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I have used CPAN to install perl modules on quite a few occasions, but I've been lucky enough to just have it work. Unfortunately, I was trying to install Thread::Pool today and one of the required dependencies, Thread::Converyor::Monitored failed the test:

Test Summary Report
t/Conveyor-Monitored02.t (Wstat: 65280 Tests: 89 Failed: 0)
  Non-zero exit status: 255
  Parse errors: Tests out of sequence.  Found (2) but expected (4)
                Tests out of sequence.  Found (4) but expected (5)
                Tests out of sequence.  Found (5) but expected (6)
                Tests out of sequence.  Found (3) but expected (7)
                Tests out of sequence.  Found (6) but expected (8)
Displayed the first 5 of 86 TAP syntax errors.
Re-run prove with the -p option to see them all.
Files=3, Tests=258,  6 wallclock secs ( 0.07 usr  0.03 sys +  4.04 cusr  1.25 csys =  5.39 CPU)
Result: FAIL
Failed 1/3 test programs. 0/258 subtests failed.
make: *** [test_dynamic] Error 255
  /usr/bin/make test -- NOT OK
//hint// to see the cpan-testers results for installing this module, try:
  reports ELIZABETH/Thread-Conveyor-Monitored-0.12.tar.gz
Running make install
  make test had returned bad status, won't install without force
Failed during this command:
 ELIZABETH/Thread-Conveyor-Monitored-0.12.tar.gz: make_test NO

What steps do you take to start seeing why an installation failed? I'm not even sure how to begin tracking down what's wrong.

share|improve this question
You might have more luck with this question on StackOverflow. As a starting point, type "look Thread::Conveyor::Monitored" to get into the directory CPAN is using to compile the source, and try to find a way to get more information out of the "make test" step ("prove -p" seems like a good thing to try, based on the error. "prove --verbose" would also be worth a shot). – Steve Simms May 27 '10 at 0:24
up vote 2 down vote accepted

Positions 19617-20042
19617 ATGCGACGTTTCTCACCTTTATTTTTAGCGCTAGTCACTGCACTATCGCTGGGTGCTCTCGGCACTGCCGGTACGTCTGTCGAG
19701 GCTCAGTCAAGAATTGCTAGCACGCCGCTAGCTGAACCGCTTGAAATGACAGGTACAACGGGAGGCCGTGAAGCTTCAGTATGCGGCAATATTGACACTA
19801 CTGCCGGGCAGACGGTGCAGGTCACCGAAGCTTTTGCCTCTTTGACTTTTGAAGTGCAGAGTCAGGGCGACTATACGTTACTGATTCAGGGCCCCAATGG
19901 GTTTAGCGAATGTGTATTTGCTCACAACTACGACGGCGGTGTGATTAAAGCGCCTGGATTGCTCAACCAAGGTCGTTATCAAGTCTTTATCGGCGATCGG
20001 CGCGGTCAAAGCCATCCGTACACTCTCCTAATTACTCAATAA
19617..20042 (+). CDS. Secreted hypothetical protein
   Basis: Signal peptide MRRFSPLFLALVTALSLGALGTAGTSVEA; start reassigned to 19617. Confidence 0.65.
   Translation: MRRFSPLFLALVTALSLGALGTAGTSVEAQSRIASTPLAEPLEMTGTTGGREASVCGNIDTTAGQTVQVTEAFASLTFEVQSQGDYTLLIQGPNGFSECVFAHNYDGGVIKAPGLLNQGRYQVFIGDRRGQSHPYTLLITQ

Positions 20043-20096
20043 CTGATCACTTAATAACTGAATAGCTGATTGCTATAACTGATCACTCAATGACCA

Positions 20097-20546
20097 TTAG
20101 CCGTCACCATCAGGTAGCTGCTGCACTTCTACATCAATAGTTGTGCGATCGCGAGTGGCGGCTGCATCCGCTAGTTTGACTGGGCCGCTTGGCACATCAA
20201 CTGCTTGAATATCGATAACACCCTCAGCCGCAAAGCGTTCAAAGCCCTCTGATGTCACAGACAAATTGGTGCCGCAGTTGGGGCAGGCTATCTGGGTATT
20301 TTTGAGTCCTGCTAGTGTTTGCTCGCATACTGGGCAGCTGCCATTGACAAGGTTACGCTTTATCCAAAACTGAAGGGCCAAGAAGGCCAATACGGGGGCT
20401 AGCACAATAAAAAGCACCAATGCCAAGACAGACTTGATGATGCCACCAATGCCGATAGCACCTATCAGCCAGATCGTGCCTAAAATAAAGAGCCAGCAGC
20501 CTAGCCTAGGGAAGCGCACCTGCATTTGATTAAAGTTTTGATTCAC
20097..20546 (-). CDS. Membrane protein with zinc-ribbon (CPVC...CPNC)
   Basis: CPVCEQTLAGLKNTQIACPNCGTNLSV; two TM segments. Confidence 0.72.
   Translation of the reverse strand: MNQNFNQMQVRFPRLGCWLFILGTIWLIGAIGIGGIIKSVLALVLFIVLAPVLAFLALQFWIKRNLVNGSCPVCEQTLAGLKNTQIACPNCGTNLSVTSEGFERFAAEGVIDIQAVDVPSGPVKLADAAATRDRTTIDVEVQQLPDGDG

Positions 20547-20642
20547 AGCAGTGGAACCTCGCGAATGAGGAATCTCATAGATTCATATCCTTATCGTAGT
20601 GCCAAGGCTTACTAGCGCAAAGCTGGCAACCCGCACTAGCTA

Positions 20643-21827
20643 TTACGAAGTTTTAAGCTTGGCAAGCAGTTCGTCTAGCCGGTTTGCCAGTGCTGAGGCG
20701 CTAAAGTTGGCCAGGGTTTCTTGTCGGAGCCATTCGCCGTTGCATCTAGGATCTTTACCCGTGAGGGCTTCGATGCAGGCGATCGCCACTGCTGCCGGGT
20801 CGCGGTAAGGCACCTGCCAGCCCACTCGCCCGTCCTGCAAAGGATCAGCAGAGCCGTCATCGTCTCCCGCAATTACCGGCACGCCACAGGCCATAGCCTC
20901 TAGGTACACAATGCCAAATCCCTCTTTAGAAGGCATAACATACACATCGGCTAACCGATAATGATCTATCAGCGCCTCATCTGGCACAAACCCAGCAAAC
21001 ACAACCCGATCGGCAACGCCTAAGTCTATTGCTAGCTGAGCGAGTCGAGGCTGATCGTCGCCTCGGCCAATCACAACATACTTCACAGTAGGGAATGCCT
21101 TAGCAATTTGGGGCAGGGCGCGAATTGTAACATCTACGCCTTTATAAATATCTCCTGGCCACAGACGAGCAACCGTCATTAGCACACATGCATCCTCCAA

Looking at the module, it seems to be failing for just about everyone, according to the test reports.

My guess from the error message is that it's starting tests in separate threads, and some later tests are taking less time than earlier ones. When they complete, that's printing the test results out of order, which is causing the failure.

That probably just means the tests are bad, rather than the code itself, and you can do force install Thread::Conveyor::Monitored to bypass the testing.

share|improve this answer
I think this is right. – pythonic metaphor May 28 '10 at 19:49

Well, the first thing I'd do is try and build the module from source. Lot of times you can get better errors there, and, if nothing else, at least you'll still have the entire make log to look at (make sure to pipe it to a file).

share|improve this answer
I tried doing this from source, and when I run make test, I get the same diagnostic messages. The make itself is fine - in fact, I think this is a pure perl module, so there's nothing to make. The issue is that the tests fail. – pythonic metaphor May 26 '10 at 19:43
@pythonic metaphor: I know it's a bitch, but can you post the whole make log? – Satanicpuppy May 27 '10 at 2:22
Steve was right I think. The tests are poorly written. – pythonic metaphor May 28 '10 at 19:49
@pythonic metaphor: Cool. – Satanicpuppy May 28 '10 at 21:25

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